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Science

How to build a better banana with skin you can eat

A new strain of the tropical fruit can be grown in cooler climates without chemicals

A banana developed by a Japanese researcher can be eaten without peeling off the skin. (Photo by Ken Kobayashi)

TOKYO -- As any child can tell you, that the first thing you must do to eat a banana, is to peel it.

Until now.

A Japanese researcher has developed a new strain of banana with edible skin so it does not to be peeled. It can also be grown in cooler climates than regular bananas, and does not need chemical pesticides to help keep it free from disease.

Researcher Setsuzo Tanaka has been trying to grow the perfect banana for 40 years. He may now have finally come up with one, based the Gros Michel strain, meaning "fat Michel" in French. It has a thicker skin and is sweeter than the more common Cavendish strain. Tanaka's new variation has a softer skin that is easy to eat, and has much the same flavor as a regular banana.

In December last year, Tanaka set up Bio Revolution Technology, funded by the Tokyo-based real-estate company Kyosei Bank Group, to grow saplings for the new banana, and sell them to farms.

The secret to making the banana peel-free is the unique saplings, which are frozen and then gradually thawed so they can survive at lower temperatures than those grown in tropical climates. This makes it possible to grow them in a more northerly climate such as that of Japan. They grow about five times faster than normal bananas.

Tanaka's strain uses bamboo charcoal instead of chemicals and antibiotics, which accumulate in the skin. 

"Normal banana skin tastes so bitter because so many chemicals are used, making them dangerous to eat," Tanaka said.

Setsuzo Tanaka explains the process of cultivating his banana saplings at a Tokyo news conference.

Kyosei Bank Group has its own banana plantation of 20,000 sq. meters. It has branded the peel-free banana as Tomoiki Banana. The bananas, which went on sale in March, are priced at 877 yen ($8) each, and sold online and at a Kyosei-owned theme park in Mie Prefecture in western Japan. Though expensive, they are branded as having extra sweetness, and clear, detailed information on how and where they are cultivated.

This is not the first time for Tanaka's bananas to be sold to the public. D&T Farm, headquartered in southern Okayama Prefecture and run by his nephew, started selling them at the local Tenmaya department store in March 2017.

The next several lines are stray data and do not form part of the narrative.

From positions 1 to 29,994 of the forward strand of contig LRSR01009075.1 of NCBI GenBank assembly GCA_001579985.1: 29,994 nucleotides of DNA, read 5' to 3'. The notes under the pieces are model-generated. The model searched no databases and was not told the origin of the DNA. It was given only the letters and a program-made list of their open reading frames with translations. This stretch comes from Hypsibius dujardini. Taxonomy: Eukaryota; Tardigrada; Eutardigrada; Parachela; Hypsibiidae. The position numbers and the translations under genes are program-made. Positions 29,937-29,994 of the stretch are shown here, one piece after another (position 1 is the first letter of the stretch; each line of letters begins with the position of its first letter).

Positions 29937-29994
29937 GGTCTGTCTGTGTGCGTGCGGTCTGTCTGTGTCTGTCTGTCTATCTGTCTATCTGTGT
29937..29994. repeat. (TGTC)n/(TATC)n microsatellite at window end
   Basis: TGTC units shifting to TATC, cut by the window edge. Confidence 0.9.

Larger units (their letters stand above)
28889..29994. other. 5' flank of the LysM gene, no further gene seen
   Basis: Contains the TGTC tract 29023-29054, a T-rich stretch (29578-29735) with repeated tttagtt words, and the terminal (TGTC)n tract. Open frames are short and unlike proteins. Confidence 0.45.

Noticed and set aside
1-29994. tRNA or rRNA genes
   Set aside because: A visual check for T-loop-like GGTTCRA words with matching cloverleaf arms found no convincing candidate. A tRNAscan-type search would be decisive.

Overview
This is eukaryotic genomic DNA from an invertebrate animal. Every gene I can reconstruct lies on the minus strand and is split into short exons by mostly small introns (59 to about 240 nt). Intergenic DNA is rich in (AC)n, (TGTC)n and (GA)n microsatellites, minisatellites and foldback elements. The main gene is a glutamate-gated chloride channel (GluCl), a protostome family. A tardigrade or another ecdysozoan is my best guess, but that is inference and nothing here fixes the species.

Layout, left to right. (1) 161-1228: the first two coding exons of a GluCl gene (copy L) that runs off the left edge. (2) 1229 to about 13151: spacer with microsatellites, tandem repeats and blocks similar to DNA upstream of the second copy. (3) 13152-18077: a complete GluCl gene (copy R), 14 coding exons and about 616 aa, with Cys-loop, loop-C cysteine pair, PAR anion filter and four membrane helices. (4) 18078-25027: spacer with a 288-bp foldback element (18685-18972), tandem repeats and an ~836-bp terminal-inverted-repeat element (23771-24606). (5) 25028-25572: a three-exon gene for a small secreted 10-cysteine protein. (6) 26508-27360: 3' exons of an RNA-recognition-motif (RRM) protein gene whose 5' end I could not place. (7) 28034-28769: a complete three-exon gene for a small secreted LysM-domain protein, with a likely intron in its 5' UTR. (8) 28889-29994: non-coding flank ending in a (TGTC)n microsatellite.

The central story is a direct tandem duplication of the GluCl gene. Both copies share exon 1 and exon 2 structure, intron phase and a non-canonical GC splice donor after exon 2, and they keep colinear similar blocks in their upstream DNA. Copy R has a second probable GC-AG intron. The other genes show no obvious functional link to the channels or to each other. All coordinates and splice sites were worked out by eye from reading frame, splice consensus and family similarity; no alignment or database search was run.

Bio Revolution Technology's goal is to encourage cultivation of Tanaka's bananas at more farms in Japan and abroad, said Kyosei Bank Group CEO Masataka Yanase.

The company plans to expand the size of its farms to 1 sq. km in two years, and to partner with other farms in Japan to grow the bananas using Tanaka's method. It is building a facility to grow 1.2 million saplings in Kitakyushu in southwestern Fukuoka Prefecture, planning to increase capacity to 10 million saplings in 2020.

The banana's skin is edible as no chemicals are used in cultivation.

Tanaka's bananas have also been getting attention outside Japan. Many tropical banana-growing areas, such as the Philippines, India and Taiwan, are afflicted with Panama disease, which kills many banana plants. Once a plant is infected, it cannot be cured. Tanaka hopes his saplings may be more resistant to the disease than normal banana plants, which depend on chemical pesticides and fertilizers.

The fact that Tanaka's bananas can grow in cooler areas not susceptible to the disease, such as Japan and parts of China, could lead to a more secure supply. Tanaka has collaborated with China's Ministry of Agriculture to grow bananas in Jilin Province in southeastern China. The team has also grown papaya in China using the same method.

Tanaka will carry out further tests with China Agricultural University to determine whether the bananas will grow in China's southern Hainan Province, which is afflicted with Panama disease.

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